For example, the coverage is often more urban-centric simply because media houses can’t afford stringers outside larger towns.
Perhaps the most stark example of this was the coverage of the floods, which received attention from the mainstream media, only when events turned catastrophic. And while many media outlets sent prime time anchors such as Asma Sherazi and Meher Bokhari out into the field to cover the floods, most of them moved on to other issues (primarily politics) within a fortnight.
To his credit, Geo’s Hamid Mir stayed on the field longer than others and to their credit, the team at Zara Hat Kay featured many reporters from impacted areas on their show, long after flood images had left TV screens and others had moved on.
The trouble with much of the coverage across the mediums was the lack of contextualising, and this isn’t just about the floods. This is sort of what Jon Stewart was talking about in the aforementioned episode – why is the media not going outside the status quo and contextualising events for audiences to become better informed?
While the media reported on the floods, for example, the partisanship in their reporting was evident. Where one major channel came at its coverage in Sindh and Punjab with a ‘look how terrible it is for the people there due to a corrupt government’, it approached the situation in Khyber Pakhtunkhwa differently.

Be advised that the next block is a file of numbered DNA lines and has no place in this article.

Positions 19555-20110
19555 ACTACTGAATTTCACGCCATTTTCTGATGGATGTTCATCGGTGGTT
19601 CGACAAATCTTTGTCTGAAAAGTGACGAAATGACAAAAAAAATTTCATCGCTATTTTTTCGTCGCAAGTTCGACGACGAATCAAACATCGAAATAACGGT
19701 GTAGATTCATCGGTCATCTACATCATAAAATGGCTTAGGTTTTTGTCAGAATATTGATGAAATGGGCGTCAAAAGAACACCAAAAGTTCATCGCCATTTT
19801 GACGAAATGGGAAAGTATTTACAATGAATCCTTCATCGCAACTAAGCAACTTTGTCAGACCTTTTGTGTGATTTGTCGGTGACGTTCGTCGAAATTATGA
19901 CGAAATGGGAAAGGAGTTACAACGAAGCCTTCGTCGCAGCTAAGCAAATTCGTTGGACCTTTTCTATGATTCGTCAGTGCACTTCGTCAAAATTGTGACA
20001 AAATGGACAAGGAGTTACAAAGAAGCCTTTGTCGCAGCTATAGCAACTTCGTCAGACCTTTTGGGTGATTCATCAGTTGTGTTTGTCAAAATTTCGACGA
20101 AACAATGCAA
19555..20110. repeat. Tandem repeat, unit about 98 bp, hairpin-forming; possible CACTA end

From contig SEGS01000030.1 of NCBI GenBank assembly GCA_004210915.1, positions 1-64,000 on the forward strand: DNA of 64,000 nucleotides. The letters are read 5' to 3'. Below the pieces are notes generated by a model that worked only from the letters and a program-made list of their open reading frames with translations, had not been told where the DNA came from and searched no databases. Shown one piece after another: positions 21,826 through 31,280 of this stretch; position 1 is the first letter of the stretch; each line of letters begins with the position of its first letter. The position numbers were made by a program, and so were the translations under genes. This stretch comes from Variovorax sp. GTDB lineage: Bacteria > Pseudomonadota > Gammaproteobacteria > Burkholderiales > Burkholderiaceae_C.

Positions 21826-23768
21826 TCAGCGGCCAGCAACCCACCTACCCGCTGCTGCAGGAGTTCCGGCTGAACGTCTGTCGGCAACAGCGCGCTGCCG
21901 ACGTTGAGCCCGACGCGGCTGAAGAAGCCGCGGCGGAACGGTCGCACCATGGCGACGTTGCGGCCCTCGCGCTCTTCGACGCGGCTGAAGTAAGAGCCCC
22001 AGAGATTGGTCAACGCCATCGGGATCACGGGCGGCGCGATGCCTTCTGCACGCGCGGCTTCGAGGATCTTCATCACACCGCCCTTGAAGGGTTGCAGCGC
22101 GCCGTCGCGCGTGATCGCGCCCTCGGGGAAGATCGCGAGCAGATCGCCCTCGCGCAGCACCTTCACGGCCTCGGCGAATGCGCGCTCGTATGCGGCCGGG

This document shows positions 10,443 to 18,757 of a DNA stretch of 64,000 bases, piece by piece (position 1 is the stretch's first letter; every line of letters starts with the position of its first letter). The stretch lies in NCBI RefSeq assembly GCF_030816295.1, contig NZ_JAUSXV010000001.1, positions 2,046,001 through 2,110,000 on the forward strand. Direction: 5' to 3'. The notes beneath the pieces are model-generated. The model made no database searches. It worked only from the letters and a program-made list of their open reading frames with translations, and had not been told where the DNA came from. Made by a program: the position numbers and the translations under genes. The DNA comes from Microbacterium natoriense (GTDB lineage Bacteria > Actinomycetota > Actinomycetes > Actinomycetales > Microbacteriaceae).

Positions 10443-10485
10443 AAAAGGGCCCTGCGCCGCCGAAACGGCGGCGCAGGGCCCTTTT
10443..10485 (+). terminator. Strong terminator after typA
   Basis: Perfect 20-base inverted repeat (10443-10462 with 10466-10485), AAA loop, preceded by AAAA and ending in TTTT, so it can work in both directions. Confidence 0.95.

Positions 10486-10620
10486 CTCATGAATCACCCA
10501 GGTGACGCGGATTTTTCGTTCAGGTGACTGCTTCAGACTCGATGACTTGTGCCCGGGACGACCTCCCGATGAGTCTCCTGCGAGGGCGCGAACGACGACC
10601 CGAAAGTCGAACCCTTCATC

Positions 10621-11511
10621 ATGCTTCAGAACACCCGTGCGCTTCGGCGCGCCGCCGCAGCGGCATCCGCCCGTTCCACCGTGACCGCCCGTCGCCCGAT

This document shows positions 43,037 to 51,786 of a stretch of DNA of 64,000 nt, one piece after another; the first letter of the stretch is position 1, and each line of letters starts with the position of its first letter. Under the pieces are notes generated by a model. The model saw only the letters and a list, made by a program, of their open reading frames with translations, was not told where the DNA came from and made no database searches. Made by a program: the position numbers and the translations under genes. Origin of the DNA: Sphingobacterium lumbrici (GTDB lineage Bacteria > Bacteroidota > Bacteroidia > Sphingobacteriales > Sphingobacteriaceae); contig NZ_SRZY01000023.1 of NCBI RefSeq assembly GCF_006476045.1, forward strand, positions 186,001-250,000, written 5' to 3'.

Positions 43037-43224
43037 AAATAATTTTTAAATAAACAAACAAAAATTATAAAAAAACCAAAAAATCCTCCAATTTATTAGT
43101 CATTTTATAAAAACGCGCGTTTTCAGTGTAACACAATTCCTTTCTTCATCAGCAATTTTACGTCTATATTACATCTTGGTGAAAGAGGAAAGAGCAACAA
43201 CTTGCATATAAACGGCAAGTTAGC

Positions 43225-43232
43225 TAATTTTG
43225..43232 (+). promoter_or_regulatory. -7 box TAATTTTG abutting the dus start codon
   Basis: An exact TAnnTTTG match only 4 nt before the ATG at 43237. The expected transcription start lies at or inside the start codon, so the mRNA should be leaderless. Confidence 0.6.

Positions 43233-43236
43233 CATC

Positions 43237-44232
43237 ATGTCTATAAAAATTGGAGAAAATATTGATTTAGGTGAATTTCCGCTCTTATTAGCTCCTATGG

The same is true for another media group, whose anti-PTI stance has become obvious by now to the average viewer.
Another major issue in newsrooms is the lack of trained resources, who have even studied the country’s map, let alone other issues faced by the country. During a training for journalists in Quetta in 2018, the participants complained that their colleagues would call them from head offices (often in Karachi) and ask them to cover an event that took place in Gwadar.
One journalist told me that he told his colleague in Karachi that it would take them less time to get to Gwadar than it would take him from Quetta. This disconnect between desk and well … basic geography is depressing.
A lot of this ties into a lack of resources – many staff on the desk are simply not equipped to do the work required for proper contextualising. So you get sloppy writing from digital, in both English and Urdu.
As an aside, I used quotes earlier in this section around financial struggles because I’ve yet to authenticate this claim, which I’ve heard repeated over and over from people in the media industry who tell me how hard a time it is for the media, economically.
I want to believe it because I can see my friends aren’t being paid on time at some legacy outlets – sometimes they’re two months behind in pay.
However, I also know that staff employed in the same media house’s sister property gets paid on the dot each month. I’m also researching into the equally oft repeated mantra of the media’s dependency on government ads for its revenue and how the slash in that has impacted the industry.
Journalists deserve accolades for working against the backdrop of financial insecurity. I’ve spoken with at least two dozen journalists in different newsrooms, who said they felt trapped because they were unable to find better paying jobs.